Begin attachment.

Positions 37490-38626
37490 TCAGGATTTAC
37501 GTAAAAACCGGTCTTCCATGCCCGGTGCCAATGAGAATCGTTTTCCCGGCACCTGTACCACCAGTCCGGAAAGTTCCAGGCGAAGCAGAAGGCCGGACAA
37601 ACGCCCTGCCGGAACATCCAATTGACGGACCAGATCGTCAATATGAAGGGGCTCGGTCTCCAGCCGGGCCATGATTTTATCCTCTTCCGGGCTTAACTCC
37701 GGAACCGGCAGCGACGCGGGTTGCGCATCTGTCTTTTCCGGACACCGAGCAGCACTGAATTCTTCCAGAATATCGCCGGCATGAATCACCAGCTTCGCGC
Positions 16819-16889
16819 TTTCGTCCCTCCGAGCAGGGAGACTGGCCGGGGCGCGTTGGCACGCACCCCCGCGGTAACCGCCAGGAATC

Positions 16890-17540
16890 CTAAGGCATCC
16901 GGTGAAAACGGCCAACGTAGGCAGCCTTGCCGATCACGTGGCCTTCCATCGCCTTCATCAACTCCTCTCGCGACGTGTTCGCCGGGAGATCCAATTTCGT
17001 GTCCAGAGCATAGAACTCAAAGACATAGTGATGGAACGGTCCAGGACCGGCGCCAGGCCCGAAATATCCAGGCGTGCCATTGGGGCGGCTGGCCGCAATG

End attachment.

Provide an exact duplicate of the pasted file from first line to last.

Positions 37490-38626
37490 TCAGGATTTAC
37501 GTAAAAACCGGTCTTCCATGCCCGGTGCCAATGAGAATCGTTTTCCCGGCACCTGTACCACCAGTCCGGAAAGTTCCAGGCGAAGCAGAAGGCCGGACAA
37601 ACGCCCTGCCGGAACATCCAATTGACGGACCAGATCGTCAATATGAAGGGGCTCGGTCTCCAGCCGGGCCATGATTTTATCCTCTTCCGGGCTTAACTCC
37701 GGAACCGGCAGCGACGCGGGTTGCGCATCTGTCTTTTCCGGACACCGAGCAGCACTGAATTCTTCCAGAATATCGCCGGCATGAATCACCAGCTTCGCGC
Positions 16819-16889
16819 TTTCGTCCCTCCGAGCAGGGAGACTGGCCGGGGCGCGTTGGCACGCACCCCCGCGGTAACCGCCAGGAATC

Positions 16890-17540
16890 CTAAGGCATCC
16901 GGTGAAAACGGCCAACGTAGGCAGCCTTGCCGATCACGTGGCCTTCCATCGCCTTCATCAACTCCTCTCGCGACGTGTTCGCCGGGAGATCCAATTTCGT
17001 GTCCAGAGCATAGAACTCAAAGACATAGTGATGGAACGGTCCAGGACCGGCGCCAGGCCCGAAATATCCAGGCGTGCCATTGGGGCGGCTGGCCGCAATG